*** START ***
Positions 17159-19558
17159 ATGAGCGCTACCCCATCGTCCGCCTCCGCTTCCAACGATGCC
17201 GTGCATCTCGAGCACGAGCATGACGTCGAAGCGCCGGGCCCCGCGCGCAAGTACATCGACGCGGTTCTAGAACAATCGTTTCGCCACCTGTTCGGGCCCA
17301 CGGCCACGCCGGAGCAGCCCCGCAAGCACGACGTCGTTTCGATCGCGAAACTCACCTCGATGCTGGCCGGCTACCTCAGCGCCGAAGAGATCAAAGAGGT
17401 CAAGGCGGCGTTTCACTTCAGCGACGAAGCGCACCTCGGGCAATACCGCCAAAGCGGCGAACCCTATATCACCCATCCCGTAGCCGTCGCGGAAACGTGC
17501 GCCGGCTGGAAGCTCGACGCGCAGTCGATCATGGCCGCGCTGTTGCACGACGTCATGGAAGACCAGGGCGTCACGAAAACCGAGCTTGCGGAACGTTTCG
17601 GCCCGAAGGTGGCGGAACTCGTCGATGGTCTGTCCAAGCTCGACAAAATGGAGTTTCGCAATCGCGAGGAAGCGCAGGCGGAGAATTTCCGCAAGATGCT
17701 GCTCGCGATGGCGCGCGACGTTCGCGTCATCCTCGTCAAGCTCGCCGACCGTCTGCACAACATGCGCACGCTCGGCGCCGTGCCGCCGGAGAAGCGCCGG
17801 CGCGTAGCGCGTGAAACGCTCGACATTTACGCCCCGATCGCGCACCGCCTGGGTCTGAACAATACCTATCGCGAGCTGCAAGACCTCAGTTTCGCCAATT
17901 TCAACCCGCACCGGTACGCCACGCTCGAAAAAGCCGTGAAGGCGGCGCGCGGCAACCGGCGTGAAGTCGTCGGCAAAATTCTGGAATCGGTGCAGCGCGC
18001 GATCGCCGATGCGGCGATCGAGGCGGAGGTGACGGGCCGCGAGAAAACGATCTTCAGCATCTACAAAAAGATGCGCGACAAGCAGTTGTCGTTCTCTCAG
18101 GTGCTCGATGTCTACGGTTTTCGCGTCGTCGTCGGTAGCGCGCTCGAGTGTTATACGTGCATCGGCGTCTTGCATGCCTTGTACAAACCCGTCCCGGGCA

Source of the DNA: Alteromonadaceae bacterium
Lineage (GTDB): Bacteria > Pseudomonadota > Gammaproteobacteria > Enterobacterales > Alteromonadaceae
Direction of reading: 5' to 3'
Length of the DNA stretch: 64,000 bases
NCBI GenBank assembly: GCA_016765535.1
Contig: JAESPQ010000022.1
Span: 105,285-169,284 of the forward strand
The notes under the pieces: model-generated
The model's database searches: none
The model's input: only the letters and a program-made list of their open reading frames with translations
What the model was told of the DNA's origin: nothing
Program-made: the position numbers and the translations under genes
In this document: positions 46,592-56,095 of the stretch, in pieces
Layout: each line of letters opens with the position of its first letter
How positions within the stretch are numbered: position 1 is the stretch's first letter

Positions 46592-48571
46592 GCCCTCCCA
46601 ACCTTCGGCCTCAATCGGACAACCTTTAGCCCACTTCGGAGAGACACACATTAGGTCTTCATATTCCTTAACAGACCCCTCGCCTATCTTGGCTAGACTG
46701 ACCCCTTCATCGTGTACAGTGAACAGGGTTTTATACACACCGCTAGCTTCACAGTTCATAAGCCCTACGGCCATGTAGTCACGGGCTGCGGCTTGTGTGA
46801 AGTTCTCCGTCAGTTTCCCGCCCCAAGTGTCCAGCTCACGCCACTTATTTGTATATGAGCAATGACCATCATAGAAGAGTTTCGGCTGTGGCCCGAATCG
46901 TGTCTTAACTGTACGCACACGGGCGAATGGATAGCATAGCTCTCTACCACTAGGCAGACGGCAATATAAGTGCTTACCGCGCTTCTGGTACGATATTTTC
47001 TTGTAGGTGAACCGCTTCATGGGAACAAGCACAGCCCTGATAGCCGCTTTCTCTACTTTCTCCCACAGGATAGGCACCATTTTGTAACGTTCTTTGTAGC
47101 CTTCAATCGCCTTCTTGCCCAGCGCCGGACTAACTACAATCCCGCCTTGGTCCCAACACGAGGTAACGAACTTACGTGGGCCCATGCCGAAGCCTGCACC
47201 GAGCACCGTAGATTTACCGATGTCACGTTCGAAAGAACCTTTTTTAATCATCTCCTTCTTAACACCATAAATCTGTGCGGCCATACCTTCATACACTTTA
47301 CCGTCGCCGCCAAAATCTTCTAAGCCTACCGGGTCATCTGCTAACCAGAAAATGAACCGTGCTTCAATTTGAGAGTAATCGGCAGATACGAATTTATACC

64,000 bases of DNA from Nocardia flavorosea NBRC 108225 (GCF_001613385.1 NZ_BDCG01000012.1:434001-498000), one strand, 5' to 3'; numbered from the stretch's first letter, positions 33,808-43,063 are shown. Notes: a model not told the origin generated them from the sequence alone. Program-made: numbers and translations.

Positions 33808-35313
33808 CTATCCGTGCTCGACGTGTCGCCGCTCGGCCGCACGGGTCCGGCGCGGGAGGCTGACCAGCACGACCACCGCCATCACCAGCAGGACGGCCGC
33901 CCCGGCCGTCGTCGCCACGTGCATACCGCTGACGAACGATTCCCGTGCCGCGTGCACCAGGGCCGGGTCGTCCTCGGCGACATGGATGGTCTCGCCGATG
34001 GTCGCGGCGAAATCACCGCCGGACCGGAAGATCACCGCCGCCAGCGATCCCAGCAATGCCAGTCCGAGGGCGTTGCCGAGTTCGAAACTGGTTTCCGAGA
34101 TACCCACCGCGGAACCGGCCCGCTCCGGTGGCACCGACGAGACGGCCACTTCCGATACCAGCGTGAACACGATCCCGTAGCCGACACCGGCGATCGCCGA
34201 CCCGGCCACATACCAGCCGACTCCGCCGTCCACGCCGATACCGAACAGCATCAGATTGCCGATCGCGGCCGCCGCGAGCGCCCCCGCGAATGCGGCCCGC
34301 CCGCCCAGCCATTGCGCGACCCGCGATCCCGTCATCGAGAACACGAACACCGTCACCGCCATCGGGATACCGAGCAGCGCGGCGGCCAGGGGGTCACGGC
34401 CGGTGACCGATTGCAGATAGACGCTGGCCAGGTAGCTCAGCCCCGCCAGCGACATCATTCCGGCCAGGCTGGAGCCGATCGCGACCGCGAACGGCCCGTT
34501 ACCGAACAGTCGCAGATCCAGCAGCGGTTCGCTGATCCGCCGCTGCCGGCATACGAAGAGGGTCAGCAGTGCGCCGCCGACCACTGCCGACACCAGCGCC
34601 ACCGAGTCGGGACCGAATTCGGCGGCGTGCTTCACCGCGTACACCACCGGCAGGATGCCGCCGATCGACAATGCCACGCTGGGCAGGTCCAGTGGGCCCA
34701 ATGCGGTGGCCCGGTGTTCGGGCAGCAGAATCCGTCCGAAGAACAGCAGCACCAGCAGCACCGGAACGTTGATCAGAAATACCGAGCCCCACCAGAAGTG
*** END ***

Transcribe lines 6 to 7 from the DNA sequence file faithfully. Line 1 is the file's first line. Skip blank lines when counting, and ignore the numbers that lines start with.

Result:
17501 GCCGGCTGGAAGCTCGACGCGCAGTCGATCATGGCCGCGCTGTTGCACGACGTCATGGAAGACCAGGGCGTCACGAAAACCGAGCTTGCGGAACGTTTCG
17601 GCCCGAAGGTGGCGGAACTCGTCGATGGTCTGTCCAAGCTCGACAAAATGGAGTTTCGCAATCGCGAGGAAGCGCAGGCGGAGAATTTCCGCAAGATGCT